3. ZIP all files together and include any additional resources from the Barracuda App Server's resource directory or copy the resources from the original lsp.zip file. Note, the ZIP file must not include the name of the top directory.
  4. Convert the ZIP file to a C array as follows: bin2c -z getLspZipReader lsp.zip LspZip.c.
  5. Replace the original LspZip.c (The LSP App Manager's Lua code) with the file produced in step 3.
  6. Compile and link.

You may want to study the content of the original lsp.zip prior to creating your own ZIP file.

Note that you may create any number of ZIP files and associate each ZIP file with a Barracuda Resource Reader, thus effectively creating an app for each ZIP file. You may also have part of your application read resources via a DiskIo if you, for example, want your customers to be able to modify or add LSP code. The Barracuda App Server is extremely configurable and you may assemble a server anyway you want.

NetIo Details

The NetIo is a Web File Server client specifically designed to operate a remote Web File Server Object. We provide a pre-compiled binary Web File Server. You may also use the Mako Server as the file server, but you must then create and install a Web File Server instance in the virtual file system. See the details below for how to use the Mako Server as the NetIo file server.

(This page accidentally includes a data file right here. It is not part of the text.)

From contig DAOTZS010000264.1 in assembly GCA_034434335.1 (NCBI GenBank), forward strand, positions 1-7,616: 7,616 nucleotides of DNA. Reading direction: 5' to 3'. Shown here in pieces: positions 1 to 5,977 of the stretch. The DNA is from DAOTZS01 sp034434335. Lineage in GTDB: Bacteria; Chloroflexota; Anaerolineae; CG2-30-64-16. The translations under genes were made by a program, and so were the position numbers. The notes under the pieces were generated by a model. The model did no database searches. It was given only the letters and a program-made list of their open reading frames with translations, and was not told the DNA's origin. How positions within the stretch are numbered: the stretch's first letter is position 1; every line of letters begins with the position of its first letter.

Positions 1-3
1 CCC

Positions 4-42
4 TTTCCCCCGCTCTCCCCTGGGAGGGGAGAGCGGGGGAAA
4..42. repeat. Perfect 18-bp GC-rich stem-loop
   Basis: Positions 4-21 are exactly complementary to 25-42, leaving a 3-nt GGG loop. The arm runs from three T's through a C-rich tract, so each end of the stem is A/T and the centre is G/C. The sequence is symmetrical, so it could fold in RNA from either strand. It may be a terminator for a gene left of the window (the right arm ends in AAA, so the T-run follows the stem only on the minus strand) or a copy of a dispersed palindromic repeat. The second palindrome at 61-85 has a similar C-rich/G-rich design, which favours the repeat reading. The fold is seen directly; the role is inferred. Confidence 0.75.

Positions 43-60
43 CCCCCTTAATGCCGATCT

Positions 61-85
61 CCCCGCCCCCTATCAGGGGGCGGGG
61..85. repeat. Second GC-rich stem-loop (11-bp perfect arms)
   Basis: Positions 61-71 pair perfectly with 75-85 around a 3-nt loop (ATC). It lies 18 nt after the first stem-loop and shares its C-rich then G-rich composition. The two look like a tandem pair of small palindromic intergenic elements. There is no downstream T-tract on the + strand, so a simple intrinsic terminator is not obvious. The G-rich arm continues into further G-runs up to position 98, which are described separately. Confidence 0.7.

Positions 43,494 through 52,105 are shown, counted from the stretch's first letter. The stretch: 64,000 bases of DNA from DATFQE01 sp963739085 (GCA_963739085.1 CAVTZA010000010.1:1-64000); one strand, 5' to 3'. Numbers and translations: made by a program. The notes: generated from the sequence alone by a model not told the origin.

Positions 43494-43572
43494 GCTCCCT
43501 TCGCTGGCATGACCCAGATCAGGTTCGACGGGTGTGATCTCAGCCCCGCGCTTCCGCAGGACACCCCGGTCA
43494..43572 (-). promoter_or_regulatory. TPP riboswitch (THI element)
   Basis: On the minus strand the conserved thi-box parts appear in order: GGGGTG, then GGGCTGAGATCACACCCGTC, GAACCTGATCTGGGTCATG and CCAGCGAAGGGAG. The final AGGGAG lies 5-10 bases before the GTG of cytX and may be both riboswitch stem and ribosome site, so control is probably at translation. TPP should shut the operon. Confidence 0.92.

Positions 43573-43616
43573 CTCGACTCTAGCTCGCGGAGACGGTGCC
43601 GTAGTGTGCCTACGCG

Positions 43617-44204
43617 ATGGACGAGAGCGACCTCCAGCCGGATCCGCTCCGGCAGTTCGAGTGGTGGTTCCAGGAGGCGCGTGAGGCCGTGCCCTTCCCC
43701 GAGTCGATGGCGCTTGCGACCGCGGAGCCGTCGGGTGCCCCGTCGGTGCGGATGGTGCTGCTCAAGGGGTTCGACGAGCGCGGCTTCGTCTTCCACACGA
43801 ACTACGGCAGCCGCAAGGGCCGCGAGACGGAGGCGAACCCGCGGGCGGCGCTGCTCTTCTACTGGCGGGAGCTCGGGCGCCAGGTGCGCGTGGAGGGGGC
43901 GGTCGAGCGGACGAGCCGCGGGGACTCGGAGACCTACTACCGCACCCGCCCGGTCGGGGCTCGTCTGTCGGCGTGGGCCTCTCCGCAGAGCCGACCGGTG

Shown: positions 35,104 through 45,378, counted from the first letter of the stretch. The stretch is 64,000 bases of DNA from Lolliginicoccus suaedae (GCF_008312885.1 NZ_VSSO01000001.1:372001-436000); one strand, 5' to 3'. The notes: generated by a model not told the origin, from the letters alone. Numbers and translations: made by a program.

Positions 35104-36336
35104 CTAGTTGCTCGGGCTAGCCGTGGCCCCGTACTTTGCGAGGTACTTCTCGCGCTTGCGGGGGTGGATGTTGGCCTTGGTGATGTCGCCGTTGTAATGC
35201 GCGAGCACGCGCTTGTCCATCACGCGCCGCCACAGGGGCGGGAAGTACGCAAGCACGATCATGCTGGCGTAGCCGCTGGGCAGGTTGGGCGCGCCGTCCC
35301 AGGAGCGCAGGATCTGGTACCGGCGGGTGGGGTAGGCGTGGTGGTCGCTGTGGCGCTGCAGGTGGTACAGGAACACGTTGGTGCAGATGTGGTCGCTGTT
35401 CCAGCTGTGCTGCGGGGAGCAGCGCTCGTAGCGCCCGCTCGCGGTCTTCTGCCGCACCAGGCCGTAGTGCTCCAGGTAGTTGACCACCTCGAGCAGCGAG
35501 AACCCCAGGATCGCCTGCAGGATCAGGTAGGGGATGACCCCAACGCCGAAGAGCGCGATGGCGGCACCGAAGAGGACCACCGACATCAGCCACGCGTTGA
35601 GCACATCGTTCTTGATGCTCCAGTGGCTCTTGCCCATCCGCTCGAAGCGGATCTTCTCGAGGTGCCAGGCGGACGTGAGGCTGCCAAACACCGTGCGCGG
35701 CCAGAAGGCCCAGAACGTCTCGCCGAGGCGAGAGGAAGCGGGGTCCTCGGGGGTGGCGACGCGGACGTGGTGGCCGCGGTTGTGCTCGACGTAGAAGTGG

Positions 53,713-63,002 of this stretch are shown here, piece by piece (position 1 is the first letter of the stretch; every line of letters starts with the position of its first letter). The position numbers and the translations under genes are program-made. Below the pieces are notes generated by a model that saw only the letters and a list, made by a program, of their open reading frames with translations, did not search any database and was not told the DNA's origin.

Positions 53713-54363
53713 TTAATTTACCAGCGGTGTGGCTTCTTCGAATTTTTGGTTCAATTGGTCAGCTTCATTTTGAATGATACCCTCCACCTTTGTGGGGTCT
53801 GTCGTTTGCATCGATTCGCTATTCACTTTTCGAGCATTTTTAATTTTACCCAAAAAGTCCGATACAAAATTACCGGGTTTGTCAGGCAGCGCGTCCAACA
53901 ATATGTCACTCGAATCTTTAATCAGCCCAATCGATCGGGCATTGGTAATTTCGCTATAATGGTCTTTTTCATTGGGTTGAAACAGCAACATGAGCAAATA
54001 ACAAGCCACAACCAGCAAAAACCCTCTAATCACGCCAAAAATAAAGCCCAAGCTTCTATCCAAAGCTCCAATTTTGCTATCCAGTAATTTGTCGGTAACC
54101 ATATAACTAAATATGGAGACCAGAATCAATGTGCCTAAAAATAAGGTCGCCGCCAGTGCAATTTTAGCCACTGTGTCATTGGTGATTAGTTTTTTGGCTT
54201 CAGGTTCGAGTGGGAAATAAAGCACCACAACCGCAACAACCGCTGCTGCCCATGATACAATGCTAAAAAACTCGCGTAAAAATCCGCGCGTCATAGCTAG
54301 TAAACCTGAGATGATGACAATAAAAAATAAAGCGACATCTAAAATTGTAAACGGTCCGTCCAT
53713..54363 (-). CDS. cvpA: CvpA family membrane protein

Note that you may get severe performance degradation when using the NetIo since the NetIo generates multiple requests for each resource fetched. The NetIo speed is directly proportional to the speed of the TCP/IP stack being used in the embedded system. The faster the TCP/IP stack, the faster the NetIo will respond. The following diagram illustrates a page request using the NetIo:

Browser        Embedded System         Web File Server
  |                   |                       |
  |    get page       |                       |
  | --------------->  |                       |
  |                   |  stat (file exists?)  |
  |                   | --------------------> |
  |                   |         yes           |
  |                   | <-------------------  |
  |                   |                       |
  |                   |   get fragment 1      |
  |                   | --------------------> |
  |                   |    fragment 1         |
  |     response      | <-------------------  |
  | <---------------  |                       |
  |                   |                       |
  |                   |   get fragment 2      |
  |                   | --------------------> |
  |                   |    fragment 2         |
  |     response      | <-------------------  |